New Delhi: “Heroes come in all shapes and sizes,” reads an old quote and Magawa, the rat who has so far discovered 39 landmines and 28 items of unexploded ordnance, on Friday (September 25, 2020) was awarded the PDSA Gold Medal, which reportedly is the highest honour for outstanding animal bravery and exceptional dedication in civilian life.
The landmine detection rat Magawa received the PDSA Gold Medal for his life-saving work in Cambodia and became the first rat to receive the Gold Medal, which has been presented to 30 recipients to date.
“Magawa can search the area of a tennis court in 30 minutes, something that would take a human with a metal detector up to 4 days,” said PDSA which is the UK’s leading veterinary charity and was founded in 1917 by animal welfare pioneer, Maria Dickin.
#DidYouKnow that @HeroRATs Magawa can search the area of a tennis court in 30 minutes something that would take a human with a metal detector up to 4 days . For each mine the #PDSAGoldMedal recipient finds he saves lives Witness him in action here https://t.co/so5CNCWlUw pic.twitter.com/E2XpOHiaih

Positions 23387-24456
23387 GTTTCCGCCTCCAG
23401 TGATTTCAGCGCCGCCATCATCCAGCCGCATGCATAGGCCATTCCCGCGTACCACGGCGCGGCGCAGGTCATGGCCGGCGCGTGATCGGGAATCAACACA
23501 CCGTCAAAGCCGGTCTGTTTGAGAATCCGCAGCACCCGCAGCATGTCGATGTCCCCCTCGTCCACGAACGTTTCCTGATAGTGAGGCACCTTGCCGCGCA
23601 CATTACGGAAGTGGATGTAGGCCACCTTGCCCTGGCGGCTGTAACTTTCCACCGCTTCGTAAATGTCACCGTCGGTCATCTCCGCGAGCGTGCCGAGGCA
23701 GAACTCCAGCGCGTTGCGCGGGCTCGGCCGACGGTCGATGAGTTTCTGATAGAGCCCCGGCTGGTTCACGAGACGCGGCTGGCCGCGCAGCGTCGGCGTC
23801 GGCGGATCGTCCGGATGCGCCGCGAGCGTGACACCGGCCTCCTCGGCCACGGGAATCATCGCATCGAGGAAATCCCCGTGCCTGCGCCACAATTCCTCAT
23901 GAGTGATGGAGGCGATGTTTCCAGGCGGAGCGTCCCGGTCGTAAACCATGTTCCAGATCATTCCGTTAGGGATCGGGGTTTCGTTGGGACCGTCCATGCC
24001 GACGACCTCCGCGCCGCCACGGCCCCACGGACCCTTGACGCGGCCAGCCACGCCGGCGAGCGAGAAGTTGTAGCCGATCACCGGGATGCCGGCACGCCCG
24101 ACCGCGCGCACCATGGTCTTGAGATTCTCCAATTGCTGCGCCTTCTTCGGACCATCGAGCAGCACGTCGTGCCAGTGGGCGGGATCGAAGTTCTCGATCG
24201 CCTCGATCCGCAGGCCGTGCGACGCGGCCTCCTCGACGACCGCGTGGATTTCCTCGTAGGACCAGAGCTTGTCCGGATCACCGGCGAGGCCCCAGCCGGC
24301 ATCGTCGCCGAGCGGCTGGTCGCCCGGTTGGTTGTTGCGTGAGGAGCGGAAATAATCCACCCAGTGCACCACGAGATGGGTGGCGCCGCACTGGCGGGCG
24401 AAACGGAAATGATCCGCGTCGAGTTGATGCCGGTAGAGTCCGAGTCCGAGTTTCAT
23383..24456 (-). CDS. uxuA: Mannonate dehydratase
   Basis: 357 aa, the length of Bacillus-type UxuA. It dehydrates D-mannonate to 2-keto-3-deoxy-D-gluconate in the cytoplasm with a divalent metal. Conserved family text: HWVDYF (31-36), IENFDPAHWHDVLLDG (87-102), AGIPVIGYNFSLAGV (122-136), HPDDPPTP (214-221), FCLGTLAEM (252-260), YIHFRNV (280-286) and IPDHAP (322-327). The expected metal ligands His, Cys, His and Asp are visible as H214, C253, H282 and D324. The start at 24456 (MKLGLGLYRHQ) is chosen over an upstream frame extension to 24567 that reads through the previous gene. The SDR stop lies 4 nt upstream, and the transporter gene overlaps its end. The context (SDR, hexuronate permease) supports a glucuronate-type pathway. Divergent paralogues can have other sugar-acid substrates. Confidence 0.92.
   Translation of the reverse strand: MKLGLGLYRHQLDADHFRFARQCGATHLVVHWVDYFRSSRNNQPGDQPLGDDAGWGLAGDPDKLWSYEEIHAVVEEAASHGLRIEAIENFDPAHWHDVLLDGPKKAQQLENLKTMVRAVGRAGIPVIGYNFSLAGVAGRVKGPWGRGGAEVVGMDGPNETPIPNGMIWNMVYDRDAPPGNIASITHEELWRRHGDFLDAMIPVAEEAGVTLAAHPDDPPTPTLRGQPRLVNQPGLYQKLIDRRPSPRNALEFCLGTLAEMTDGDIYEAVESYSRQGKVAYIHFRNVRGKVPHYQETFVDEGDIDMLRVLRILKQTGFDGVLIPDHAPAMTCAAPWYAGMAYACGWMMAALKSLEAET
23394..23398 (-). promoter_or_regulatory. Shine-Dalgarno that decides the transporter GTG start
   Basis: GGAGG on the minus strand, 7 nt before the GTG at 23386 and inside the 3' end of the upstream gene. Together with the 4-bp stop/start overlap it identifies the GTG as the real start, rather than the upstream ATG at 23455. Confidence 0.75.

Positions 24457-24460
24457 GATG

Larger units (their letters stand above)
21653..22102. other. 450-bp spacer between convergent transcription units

— PDSA (@PDSA_HQ) September 26, 2020
They added, “Magawa is an African Giant Pouched Rat – so much larger than your average pet rat – but still light enough that he would never set off a landmine by walking over it.”
They stated that in Tanzania, a charity called APOPO has been training rats to detect landmines since the early 1990s and even today, it’s estimated that there are still 80 million landmines around the world which are lying active and unknown.
“That’s why rats like Magawa have been trained. It’s completely safe for rats like Magawa to detect landmines and they’re very intelligent animals so are easy to train. Magawa began training from a young age after being bred by APOPO for this purpose,” stated PDSA.
According to PDSA, Magawa has helped in clearing over 141,000 square metres of land.
“Magawa has been detecting landmines for the past five years. He completely ignores any scrap metal lying around and so is much faster at finding landmines than people would be. He can search the area of a tennis court in 30 minutes, something that would take a human with a metal detector up to four days,” said PDSA.
“When Magawa detects a landmine by the chemicals used in it, he signals to his handler. They know that where Magawa signals is the exact location because his sense of smell is so good, and so can dispose of the mine safely,” they added.
As per a report, the Medal depicts a laurel wreath and the words – ‘For animal gallantry or devotion to duty’.